Six princes of the Holy Roman Empire and rulers of fourteen Imperial Free Cities, who issued a protest (or dissent) against the edict of the Diet of Speyer (1529), were the first individuals to be called Protestants.  The edict reversed concessions made to the Lutherans with the approval of Holy Roman Emperor Charles V three years earlier. The term protestant, though initially purely political in nature, later acquired a broader sense, referring to a member of any Western church which subscribed to the main Protestant principles. Any Western Christian who is not an adherent of the Roman Catholic Church, Anglican Church, or Eastern Orthodox Church.  A Protestant is an adherent of any of those Christian bodies that separated from the Church of Rome during the Reformation, or of any group descended from them.
During the Reformation, the term protestant was hardly used outside of German politics. People who were involved in the religious movement used the word evangelical (German: evangelisch). For further details, see the section below. Gradually, protestant became a general term, meaning any adherent of the Reformation in the German-speaking area. It was ultimately somewhat taken up by Lutherans, even though Martin Luther himself insisted on Christian or evangelical as the only acceptable names for individuals who professed Christ. French and Swiss Protestants instead preferred the word reformed (French: réformé), which became a popular, neutral, and alternative name for Calvinists.
The word evangelical (German: evangelisch), which refers to the gospel, was widely used for those involved in the religious movement in the German-speaking area beginning in 1517. Nowadays, evangelical is still preferred among some of the historical Protestant denominations in the Lutheran, Calvinist, and United Protestant (Lutheran & Reformed) traditions in Europe, and those with strong ties to them (e.g. Wisconsin Evangelical Lutheran Synod). Above all the term is used by Protestant bodies in the German-speaking area, such as the Evangelical Church in Germany. In continental Europe, an Evangelical is either a Lutheran, a Calvinist, or a United Protestant (Lutheran & Reformed). The German word evangelisch means Protestant, and is different from the German evangelikal, which refers to churches shaped by Evangelicalism. The English word evangelical usually refers to evangelical Protestant churches, and therefore to a certain part of Protestantism rather than to Protestantism as a whole. The English word traces its roots back to the Puritans in England, where Evangelicalism originated, and then was brought to the United States.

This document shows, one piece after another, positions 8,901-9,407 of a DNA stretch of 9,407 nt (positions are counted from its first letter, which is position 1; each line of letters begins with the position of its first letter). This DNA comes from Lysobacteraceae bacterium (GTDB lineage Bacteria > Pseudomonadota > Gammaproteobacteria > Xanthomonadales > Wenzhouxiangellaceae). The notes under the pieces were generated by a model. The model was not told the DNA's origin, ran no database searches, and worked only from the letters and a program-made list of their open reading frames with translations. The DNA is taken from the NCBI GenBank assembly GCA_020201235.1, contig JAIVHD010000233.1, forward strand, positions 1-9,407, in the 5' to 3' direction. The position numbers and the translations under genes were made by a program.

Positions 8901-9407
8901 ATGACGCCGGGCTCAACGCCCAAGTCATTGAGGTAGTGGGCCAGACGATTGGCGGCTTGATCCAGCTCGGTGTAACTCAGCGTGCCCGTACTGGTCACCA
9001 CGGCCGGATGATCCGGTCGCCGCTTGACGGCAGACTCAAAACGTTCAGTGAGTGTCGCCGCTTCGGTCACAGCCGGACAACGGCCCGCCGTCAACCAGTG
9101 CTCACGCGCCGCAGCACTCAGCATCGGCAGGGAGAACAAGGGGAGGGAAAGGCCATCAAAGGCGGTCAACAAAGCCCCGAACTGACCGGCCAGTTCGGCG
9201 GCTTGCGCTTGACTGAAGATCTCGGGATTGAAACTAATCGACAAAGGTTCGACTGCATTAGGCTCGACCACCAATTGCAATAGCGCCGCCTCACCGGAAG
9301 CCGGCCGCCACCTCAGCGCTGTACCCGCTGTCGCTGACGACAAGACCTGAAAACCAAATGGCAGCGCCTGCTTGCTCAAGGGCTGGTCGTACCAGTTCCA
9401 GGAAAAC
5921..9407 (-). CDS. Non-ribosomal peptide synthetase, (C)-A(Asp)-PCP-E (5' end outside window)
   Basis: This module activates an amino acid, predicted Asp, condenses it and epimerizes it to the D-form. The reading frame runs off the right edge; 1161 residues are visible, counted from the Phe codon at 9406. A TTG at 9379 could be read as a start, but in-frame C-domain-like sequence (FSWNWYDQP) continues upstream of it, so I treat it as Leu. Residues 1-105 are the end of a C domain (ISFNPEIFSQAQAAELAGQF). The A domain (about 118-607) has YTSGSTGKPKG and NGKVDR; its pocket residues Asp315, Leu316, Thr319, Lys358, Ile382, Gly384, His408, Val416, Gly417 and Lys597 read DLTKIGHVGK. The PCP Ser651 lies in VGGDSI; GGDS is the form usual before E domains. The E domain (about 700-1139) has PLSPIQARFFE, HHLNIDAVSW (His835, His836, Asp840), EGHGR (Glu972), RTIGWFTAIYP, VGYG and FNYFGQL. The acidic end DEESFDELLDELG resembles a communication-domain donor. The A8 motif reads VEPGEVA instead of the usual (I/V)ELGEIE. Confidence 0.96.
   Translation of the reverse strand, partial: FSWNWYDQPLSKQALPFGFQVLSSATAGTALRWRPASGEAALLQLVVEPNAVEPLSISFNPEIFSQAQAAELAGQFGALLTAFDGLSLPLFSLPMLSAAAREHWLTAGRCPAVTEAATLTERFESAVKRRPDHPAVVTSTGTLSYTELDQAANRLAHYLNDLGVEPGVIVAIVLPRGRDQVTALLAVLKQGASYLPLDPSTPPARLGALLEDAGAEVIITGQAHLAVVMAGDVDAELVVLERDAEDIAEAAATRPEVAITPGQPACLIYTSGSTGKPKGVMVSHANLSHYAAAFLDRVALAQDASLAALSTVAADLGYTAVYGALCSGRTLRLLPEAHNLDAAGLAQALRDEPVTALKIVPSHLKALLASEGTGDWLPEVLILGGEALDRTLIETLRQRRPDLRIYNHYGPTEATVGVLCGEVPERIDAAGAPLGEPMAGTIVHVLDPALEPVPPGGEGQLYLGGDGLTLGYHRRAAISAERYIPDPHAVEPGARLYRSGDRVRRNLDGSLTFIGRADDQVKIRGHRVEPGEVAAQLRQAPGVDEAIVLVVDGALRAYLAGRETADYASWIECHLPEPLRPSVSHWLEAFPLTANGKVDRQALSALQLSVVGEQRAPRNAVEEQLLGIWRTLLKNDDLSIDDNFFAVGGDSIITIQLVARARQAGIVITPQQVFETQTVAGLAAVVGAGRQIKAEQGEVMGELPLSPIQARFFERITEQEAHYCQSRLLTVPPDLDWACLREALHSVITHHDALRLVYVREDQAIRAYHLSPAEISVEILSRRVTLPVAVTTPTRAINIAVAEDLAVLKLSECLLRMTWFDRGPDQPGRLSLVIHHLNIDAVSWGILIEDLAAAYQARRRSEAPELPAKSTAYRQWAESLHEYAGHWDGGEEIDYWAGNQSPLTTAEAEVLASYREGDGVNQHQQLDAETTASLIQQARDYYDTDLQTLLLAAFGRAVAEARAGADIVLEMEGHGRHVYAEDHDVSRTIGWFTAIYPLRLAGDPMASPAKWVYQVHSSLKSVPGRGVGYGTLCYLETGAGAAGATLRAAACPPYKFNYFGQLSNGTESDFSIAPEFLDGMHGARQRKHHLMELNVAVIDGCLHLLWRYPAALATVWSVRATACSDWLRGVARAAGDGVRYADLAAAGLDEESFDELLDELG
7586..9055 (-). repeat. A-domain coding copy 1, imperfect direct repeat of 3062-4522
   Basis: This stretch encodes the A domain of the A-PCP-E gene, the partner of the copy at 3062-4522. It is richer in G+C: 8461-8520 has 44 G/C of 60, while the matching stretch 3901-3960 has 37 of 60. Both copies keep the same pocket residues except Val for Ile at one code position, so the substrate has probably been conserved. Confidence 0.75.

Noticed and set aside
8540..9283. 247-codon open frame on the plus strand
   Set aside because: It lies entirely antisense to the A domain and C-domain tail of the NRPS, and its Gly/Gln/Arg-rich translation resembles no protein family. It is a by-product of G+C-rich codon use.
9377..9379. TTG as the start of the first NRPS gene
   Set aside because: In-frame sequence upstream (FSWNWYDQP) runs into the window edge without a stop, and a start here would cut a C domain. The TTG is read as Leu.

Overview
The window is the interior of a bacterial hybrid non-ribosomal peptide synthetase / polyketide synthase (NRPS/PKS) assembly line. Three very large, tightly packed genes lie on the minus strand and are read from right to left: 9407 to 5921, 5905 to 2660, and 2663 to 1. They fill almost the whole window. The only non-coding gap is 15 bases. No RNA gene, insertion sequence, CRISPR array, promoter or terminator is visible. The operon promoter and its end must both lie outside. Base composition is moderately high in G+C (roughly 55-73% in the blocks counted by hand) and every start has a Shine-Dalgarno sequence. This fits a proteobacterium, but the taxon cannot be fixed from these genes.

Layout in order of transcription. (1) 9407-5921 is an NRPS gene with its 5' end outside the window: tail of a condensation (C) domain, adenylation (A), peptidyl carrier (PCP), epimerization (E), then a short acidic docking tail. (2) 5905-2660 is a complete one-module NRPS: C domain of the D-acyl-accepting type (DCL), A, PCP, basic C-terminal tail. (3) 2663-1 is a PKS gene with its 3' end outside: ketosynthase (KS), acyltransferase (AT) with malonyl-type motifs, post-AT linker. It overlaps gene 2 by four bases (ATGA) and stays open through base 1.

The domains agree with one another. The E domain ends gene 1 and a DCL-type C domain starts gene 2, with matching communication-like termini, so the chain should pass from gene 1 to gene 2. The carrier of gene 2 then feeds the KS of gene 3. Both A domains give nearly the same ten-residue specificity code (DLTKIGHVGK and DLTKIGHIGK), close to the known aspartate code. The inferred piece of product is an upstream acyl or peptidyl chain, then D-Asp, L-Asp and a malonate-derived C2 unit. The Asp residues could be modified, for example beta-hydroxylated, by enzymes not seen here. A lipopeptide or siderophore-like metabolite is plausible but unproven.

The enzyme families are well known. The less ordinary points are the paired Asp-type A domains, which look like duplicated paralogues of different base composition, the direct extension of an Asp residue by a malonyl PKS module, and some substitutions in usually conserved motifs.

Martin Luther always disliked the term Lutheran, preferring the term evangelical, which was derived from euangelion, a Greek word meaning "good news", i.e. "gospel". The followers of John Calvin, Huldrych Zwingli, and other theologians linked to the Reformed tradition also began to use that term. To distinguish the two evangelical groups, others began to refer to the two groups as Evangelical Lutheran and Evangelical Reformed. Nowadays, the word also pertains in the same way to some other mainline groups, for example Evangelical Methodist. As time passed by, the word evangelical was dropped. Lutherans themselves began to use the term Lutheran in the middle of the 16th century, in order to distinguish themselves from other groups such as the Philippists and Calvinists.
The German word reformatorisch, which roughly translates to English as "reformational" or "reforming", is used as an alternative for evangelisch in German, and is different from English reformed (German: reformiert), which refers to churches shaped by ideas of John Calvin, Huldrych Zwingli and other Reformed theologians. Being derived from the word "Reformation", the term emerged around the same time as evangelical (1517) and protestant (1529).